Breach of trust

Michael Cook
16 September 2010
Reproduced with Permission

Morality is a tricky business. Experts are held to a higher standard of probity. That's why church sex abuse scandals and the double lives of some televangelists have done such damage to the cause of religious morality. Perhaps, too, this is why academic misconduct by one of the leading exponents of the "new science of morality" has rattled scientists and bioethicists.

In August Harvard University announced that a popular lecturer, 50-year-old Professor Marc D. Hauser, was guilty of eight instances of unspecified scientific misconduct, three involving published papers and five unpublished material. "There were problems involving data acquisition, data analysis, data retention, and the reporting of research methodologies and results," a university official admitted. Harvard has resisted pressure to reveal the dreary details. But the word on the academic grapevine is that Hauser may have performed experiments without a control group, making them utterly useless.

"If it's the case the data have in fact been fabricated, which is what I as the editor infer, that is as serious as it gets," said the editor of the journal Cognition, Gerry Altmann, who has withdrawn a 2002 paper of which Hauser was the lead author.

Professor Hauser's future is uncertain. The case is being investigated by the Federal government, as it may involve misuse of research funds. He has taken a year's leave of absence and told the New York Times that "I acknowledge that I made some significant mistakes" and that he was "deeply sorry for the problems this case had caused to my students, my colleagues and my university."

If you rank bad deeds on a scale of 1 to 10, with murder and paedophilia at 10 and expletives deleted at 1, "academic misconduct" is about 2.5. But Hauser's misdeeds are different. His interests extended far beyond whether tamarind monkeys can recognise themselves in a mirror. He was a leading figure in the "new science of morality". This is a movement which argues persuasively that right and wrong are based on biologically-determined gut feelings, not reason. It is a revolutionary effort to wrest right and wrong from the pulpit and plonk it on the lab bench.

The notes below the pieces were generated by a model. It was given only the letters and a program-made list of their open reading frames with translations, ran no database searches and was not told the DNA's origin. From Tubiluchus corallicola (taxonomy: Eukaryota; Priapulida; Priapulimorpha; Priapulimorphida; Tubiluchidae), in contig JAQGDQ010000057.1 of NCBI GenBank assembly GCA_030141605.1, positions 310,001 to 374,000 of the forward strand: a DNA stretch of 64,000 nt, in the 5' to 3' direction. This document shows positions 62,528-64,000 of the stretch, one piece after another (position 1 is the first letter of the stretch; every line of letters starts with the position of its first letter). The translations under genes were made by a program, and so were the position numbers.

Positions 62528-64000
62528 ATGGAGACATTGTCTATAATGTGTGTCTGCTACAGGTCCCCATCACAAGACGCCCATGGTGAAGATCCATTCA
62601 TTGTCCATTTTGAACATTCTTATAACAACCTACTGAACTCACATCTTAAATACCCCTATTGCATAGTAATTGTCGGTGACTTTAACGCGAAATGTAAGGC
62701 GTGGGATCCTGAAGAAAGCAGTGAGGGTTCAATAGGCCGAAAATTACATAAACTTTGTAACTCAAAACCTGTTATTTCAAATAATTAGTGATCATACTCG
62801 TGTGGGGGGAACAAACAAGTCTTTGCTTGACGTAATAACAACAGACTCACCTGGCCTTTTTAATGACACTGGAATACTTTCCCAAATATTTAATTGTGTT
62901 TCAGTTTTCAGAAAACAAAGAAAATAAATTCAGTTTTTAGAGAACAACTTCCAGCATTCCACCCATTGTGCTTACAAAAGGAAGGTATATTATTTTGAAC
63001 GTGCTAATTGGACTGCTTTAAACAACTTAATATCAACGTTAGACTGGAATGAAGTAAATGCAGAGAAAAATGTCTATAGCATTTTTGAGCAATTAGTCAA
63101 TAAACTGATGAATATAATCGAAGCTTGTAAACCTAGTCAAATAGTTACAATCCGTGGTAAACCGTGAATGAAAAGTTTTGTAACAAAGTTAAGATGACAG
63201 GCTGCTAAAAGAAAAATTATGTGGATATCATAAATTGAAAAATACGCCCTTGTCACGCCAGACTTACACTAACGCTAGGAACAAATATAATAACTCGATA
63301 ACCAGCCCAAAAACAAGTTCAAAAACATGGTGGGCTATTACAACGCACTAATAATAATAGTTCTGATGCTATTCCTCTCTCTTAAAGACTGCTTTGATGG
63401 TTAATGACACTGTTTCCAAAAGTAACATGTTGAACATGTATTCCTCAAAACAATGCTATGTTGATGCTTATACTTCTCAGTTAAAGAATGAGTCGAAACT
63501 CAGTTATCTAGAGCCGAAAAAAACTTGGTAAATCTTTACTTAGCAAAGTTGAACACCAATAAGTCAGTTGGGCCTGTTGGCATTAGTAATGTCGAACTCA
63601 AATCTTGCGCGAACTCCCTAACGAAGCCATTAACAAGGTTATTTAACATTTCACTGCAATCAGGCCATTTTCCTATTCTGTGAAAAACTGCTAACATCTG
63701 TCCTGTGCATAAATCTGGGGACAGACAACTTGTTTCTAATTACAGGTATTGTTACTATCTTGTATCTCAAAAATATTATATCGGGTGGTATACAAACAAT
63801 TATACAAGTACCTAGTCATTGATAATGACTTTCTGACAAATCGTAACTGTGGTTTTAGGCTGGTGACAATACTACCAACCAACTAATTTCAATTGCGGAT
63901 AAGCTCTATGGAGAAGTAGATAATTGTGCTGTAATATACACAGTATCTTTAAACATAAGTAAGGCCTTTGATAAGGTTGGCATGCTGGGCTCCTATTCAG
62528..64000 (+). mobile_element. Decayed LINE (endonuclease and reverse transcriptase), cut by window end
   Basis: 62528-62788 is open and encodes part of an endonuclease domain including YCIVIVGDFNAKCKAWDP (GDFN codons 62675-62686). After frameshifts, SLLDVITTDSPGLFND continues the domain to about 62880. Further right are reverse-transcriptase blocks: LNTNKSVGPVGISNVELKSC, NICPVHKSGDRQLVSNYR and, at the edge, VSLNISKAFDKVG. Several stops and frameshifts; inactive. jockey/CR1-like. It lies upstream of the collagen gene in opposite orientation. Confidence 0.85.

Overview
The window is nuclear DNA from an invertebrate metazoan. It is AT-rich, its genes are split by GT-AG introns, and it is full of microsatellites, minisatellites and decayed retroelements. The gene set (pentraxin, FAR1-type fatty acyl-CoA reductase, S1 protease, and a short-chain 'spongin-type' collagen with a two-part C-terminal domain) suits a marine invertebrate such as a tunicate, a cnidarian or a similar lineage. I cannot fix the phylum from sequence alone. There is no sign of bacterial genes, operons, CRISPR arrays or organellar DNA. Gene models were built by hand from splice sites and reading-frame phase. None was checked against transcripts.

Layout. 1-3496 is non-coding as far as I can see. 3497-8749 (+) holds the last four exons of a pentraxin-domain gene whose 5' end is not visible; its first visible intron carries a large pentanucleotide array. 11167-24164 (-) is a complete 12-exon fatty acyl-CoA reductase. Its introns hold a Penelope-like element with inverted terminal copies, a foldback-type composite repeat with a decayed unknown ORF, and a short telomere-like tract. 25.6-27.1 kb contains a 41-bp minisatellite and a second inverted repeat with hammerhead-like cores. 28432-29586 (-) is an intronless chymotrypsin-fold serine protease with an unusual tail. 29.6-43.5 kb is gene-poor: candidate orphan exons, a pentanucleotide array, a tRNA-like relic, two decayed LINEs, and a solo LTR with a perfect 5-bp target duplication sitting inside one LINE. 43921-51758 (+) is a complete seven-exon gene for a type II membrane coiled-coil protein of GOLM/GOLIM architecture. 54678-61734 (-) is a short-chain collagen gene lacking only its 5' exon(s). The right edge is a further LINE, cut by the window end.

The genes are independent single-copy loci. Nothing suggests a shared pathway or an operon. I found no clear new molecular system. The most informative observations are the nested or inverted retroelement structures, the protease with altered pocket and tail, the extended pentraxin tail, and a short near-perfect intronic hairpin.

Hauser is one of the movement's leading figures. His most recent book, Moral Minds: How Nature Designed Our Universal Sense of Right and Wrong (2006), was highly praised. A leading bioethicist declared in the New England Journal of Medicine that it "offers us the most important scientific contribution to moral psychology in many decades".

There are many different approaches to this reevaluation of morality. One influential strand explains fairness or sexual taboos as civilised versions of the physical disgust we experience at the thought of eating cockroaches or faeces. The history of ethics, they argue, goes from oral to moral.

Hauser has been deeply influenced by the controversial linguist Noam Chomsky and believes that morality is like language. Just as there is a universal grammar, with particular applications, there is a universal capacity for moral thinking, but each culture has its own moral toolkit. That is why we all profess to be moral, but we find each other's moral codes incomprehensible.

This approach has unsettling consequences for the man in the street. If my morality and the morality of Pathan tribesmen in Afghanistan are as different as English and Pushtu, how can I say that female genital mutilation is wrong? Nor is banning abortion "reasonable", any more than Chinese is more "reasonable" than Spanish. Nor does morality have any link to transcendent values. As Hauser wrote in Moral Minds, the "marriage between morality and religion is not only forced but unnecessary, crying out for a divorce".

But do Hauser's troubles discredit the new science of morality? To err is human and disgraced preachers haven't discredited the doctrines of Christianity. Up to a point, this is true of disgraced professors, too.

But Hauser and his colleagues are not just preachers of received dogmas. They are the founders of a visionary new approach to morality. They have many followers among bioethicists who are seeking to replace ethics based on transcendental values with materialistic explanations. If biology is the foundation for morality, then objections to stem cell research, abortion, and euthanasia, for instance, are based on nothing more substantial than the "yuck factor". In 2010, it's time to rip up the rule book our Paleolithic ancestors used and write our own.

Unhappily, Hauser's misstep suggests that the founders might not even respect their own rule book. "I believe that science, and scientists, have an important role to play in shaping the moral agenda. We have an obligation to use facts and reason to guide what we ought to do," he contended forcefully in a recent essay on The Edge.

Well, facts and reason didn't stop Professor Hauser from stooping to academic misconduct. No big deal, perhaps, in comparison to murder or torture. But it does make one hesitate to hand over the future of morality to Ivy League professors. Who knows what barriers they might breach next? The working title of Professor Hauser's next book is "Evilicious: Explaining Our Evolved Taste for Being Bad". It will make interesting reading.